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4 ingenious ways to encourage children's creativity in the classroom


One of the philosophers that I have liked to read the most is Nietzsche. Not only because it criticizes the entire system built by modernity, but because it pushes us to break those limits imposed by our lifestyle. Personally I have loved that call of the author who insists that we have to open the field of creativity and the childlike spirit, because that figure of the child, who spends his time constantly playing without stopping his creative process, pushes us precisely to live a life beyond monotony. Inspired by that thought, this time I bring you some tips and ways that They will help teachers foster creativity within the classroom.

Allow me to open one of my best kept memories because, in some way, it is related to the topic that concerns us today. I remember when I was little and I was celebrating the new year with my family. I was glued to the television watching a movie. I felt the laughter of my mother and the jokes of my father and I observed how pathetic the image they were representing. Glued to the screen waiting for time to pass, we entered the new year and nothing would consume me.

Well, I remember that at one point I saw a scene from that movie that motivated you to break your own limits, to challenge yourself and not give up. The end credits are coming and I felt such energy that I jumped out of bed and started dancing I don't know what. It was fun but I felt very alive in defying the logic I was experiencing at that moment.

I relate these two thoughts to the challenge that education poses today. How to generate living learning? ¿How to break that same monotony that our educational system has created? How can we stimulate the creativity and imagination of children in class? One option is to follow the alternative paths chosen by the Montessori and Waldorf schools, who freely decide to disembark from the traditional line and create their own path. What they propose is fascinating and I even find them brave and forerunners of this creative path. But unfortunately not everyone thinks that way. As they leave and break our scheme, they remain as isolated points that, because they are so far out, are not considered part of one.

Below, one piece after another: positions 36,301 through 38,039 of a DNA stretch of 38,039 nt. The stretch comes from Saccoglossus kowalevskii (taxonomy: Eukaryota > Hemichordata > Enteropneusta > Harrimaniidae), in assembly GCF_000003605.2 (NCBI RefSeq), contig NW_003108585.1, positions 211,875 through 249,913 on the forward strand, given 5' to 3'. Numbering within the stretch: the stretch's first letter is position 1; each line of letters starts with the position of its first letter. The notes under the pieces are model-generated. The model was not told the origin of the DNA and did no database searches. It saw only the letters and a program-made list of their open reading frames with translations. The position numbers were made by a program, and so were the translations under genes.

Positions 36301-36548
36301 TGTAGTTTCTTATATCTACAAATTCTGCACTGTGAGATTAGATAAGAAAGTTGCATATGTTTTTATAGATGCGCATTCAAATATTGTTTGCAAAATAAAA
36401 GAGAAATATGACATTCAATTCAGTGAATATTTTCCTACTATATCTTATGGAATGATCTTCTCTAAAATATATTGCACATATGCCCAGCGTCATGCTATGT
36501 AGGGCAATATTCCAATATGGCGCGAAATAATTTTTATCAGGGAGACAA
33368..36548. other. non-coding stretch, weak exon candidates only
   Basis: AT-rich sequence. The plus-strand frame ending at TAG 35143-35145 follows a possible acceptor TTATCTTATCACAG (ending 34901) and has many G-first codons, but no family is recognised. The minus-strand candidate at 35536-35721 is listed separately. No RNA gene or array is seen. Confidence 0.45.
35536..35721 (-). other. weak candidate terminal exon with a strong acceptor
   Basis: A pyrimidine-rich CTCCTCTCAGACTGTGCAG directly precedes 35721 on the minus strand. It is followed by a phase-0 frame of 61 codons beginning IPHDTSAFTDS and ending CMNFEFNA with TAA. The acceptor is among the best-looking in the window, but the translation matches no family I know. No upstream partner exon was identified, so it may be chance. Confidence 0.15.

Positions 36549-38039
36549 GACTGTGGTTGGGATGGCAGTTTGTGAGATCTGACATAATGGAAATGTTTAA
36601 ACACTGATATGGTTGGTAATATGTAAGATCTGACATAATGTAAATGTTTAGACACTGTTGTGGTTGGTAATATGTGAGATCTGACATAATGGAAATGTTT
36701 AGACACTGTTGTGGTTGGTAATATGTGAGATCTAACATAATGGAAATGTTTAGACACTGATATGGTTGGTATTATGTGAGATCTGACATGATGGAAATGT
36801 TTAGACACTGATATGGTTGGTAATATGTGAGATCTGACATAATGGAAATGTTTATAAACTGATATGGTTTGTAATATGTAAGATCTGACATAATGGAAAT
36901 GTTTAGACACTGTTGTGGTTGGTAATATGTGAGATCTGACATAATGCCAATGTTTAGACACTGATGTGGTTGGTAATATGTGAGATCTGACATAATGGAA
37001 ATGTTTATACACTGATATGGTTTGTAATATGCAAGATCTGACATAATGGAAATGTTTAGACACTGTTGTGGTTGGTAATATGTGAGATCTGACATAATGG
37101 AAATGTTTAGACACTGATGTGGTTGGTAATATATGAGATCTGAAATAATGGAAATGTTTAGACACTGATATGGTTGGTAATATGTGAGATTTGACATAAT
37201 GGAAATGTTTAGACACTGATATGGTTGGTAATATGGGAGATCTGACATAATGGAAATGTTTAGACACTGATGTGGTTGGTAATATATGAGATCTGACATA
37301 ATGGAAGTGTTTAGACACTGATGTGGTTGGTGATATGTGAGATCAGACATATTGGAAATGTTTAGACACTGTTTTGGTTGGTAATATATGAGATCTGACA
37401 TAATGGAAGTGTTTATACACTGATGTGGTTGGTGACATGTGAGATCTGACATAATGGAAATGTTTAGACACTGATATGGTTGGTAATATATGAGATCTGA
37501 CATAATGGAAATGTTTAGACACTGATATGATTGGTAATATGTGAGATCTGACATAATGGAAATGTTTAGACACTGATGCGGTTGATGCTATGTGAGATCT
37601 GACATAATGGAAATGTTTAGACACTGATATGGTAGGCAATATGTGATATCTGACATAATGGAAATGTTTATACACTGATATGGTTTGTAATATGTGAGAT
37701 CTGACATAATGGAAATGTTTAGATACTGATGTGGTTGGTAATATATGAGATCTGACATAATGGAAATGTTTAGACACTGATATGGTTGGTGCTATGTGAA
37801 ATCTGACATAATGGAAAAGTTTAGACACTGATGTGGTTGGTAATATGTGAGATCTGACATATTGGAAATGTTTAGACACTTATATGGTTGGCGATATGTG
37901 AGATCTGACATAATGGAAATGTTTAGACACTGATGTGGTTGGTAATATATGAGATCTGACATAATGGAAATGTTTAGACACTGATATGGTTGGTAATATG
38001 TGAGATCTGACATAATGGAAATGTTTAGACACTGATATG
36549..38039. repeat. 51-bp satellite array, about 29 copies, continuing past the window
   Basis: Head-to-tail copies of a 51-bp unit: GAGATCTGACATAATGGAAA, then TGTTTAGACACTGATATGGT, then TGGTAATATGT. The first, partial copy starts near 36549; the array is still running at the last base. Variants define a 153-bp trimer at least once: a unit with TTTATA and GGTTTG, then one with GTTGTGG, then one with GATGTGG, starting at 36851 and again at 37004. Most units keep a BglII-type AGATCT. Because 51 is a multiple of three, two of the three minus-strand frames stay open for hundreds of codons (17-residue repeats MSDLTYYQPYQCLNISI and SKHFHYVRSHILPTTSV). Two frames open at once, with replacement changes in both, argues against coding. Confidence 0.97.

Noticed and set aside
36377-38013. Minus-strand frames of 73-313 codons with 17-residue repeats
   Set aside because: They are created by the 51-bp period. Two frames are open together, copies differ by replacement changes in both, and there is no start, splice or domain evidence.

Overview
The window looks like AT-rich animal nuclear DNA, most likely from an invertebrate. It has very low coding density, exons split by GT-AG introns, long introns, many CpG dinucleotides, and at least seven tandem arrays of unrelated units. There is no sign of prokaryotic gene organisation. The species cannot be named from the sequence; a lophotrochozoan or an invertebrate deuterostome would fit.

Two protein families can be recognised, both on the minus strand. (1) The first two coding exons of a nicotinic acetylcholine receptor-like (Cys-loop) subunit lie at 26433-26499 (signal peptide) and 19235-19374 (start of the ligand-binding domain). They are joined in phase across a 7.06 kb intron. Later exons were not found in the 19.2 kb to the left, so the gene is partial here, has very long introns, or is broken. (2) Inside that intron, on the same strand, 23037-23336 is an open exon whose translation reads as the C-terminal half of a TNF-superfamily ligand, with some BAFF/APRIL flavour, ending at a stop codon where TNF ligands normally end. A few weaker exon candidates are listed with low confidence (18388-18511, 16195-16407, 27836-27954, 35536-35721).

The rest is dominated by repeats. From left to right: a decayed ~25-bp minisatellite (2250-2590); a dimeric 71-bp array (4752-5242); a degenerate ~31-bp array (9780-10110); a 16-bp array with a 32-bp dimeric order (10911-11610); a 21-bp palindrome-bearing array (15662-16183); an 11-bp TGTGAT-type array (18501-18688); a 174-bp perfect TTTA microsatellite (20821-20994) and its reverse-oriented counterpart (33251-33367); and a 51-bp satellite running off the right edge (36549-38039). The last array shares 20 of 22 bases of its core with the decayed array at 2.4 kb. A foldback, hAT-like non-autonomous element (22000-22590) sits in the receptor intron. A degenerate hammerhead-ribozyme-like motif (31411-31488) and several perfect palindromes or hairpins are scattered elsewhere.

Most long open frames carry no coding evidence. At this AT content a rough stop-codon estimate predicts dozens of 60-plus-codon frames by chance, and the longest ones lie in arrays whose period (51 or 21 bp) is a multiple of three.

And, what ways are there to promote creativity in the classroom? Next, I show you very briefly some of them.

1. Inverted Classroom
The idea is to turn the classroom around. It is about leaving aside the frontal explanation, the delivery of the material or the performance of an activity that must be solved by the students with the material in hand. It is intended that children learn the knowledge that they will later contribute to the rest of the class. It gains time and focuses on skills other than mere comprehension, memorization, and posture of understanding.

2. Cooperative Learning
It is based on the fact that the team is the protagonist of learning. You deliver the material to a group of four students (more or less) and they are responsible for each member to learn. For cooperative learning to be effective, it is important to distribute roles and focus on goals that the team wants to achieve.

3. Gamification
Use video games as a base. Offer these virtual spaces to create different challenges within the content. It is about taking advantage of games that children like and that can teach them lessons like math, strategy, vocabulary, etc. For example, the video game Fortnite, which is being talked about so much at the moment, can provide children with valuable mathematical knowledge.

4. Problem-based learning
Let's put aside the simple exposition and resolution of question guides. This type of path confronts students with a real problem, which is a challenge that they need to solve. That is the motivation for this methodology. We do not give them the bread of food, but we ask them to find that food and give it to us. In this way, at the same time they will be teaching their classmates what they have already learned.

As you can see, there is something being generated in the classroom, there is an energy that is wanting to break the mold, there is a fire that seeks to teach within our model but raised from another point of view. The main question is if we really want to make that turn, if we are really prepared to take the leap and play to really want to change the world from the inside. As Fromm said, true living is when we can put those old certainties aside and venture into the truly unknown.

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